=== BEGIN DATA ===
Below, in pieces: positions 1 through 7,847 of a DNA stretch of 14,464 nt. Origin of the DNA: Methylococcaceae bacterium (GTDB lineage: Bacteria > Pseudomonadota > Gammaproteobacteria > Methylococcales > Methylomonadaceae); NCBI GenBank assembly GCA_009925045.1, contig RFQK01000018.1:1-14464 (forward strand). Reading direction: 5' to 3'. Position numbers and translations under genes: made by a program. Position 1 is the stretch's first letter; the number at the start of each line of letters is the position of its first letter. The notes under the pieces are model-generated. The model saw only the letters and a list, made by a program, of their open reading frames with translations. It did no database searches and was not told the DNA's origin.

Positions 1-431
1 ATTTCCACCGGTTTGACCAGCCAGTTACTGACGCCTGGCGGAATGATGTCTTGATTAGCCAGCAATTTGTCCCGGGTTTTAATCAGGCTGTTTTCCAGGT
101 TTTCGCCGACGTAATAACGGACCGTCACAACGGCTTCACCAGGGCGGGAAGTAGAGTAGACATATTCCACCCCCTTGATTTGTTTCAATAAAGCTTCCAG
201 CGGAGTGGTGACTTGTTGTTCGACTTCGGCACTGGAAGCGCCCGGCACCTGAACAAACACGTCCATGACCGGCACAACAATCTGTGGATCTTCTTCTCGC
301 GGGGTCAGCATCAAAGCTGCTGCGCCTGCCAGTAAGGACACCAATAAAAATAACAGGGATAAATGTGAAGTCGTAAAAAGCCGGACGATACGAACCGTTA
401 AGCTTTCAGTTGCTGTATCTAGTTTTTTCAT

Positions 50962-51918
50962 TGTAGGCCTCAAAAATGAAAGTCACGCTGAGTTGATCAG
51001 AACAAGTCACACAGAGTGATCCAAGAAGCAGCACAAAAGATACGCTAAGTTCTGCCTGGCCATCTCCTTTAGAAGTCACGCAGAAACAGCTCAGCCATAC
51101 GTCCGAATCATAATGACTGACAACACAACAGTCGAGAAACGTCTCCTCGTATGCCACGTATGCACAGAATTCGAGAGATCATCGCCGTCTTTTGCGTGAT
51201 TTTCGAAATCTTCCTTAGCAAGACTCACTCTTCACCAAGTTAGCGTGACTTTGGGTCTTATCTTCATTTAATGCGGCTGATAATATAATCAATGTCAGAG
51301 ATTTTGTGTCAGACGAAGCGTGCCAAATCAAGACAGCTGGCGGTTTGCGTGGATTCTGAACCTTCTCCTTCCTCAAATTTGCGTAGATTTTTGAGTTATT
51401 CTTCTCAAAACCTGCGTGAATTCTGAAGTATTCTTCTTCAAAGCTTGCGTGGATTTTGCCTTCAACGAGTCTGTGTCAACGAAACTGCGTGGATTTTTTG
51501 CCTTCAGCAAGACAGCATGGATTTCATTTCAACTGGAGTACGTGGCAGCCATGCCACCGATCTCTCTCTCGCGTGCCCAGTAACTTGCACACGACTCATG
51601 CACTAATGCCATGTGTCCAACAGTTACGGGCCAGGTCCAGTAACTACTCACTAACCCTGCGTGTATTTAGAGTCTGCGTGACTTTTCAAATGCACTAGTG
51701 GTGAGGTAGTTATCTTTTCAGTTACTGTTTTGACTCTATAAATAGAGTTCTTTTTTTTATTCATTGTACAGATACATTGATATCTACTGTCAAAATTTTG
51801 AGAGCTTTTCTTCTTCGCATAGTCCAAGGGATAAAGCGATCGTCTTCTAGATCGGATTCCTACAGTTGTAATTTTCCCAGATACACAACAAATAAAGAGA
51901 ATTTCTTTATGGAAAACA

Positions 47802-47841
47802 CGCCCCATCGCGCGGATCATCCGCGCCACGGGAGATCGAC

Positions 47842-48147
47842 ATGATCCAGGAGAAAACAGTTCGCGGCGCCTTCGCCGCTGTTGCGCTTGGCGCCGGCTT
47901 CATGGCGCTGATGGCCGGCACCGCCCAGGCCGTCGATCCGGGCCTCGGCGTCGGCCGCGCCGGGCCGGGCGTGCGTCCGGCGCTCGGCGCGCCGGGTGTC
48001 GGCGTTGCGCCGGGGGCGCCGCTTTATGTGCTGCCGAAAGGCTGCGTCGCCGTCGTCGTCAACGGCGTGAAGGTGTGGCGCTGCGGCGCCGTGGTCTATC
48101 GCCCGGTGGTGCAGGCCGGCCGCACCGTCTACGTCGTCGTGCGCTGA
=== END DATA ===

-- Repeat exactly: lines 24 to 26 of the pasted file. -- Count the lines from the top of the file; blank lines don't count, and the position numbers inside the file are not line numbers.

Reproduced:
47901 CATGGCGCTGATGGCCGGCACCGCCCAGGCCGTCGATCCGGGCCTCGGCGTCGGCCGCGCCGGGCCGGGCGTGCGTCCGGCGCTCGGCGCGCCGGGTGTC
48001 GGCGTTGCGCCGGGGGCGCCGCTTTATGTGCTGCCGAAAGGCTGCGTCGCCGTCGTCGTCAACGGCGTGAAGGTGTGGCGCTGCGGCGCCGTGGTCTATC
48101 GCCCGGTGGTGCAGGCCGGCCGCACCGTCTACGTCGTCGTGCGCTGA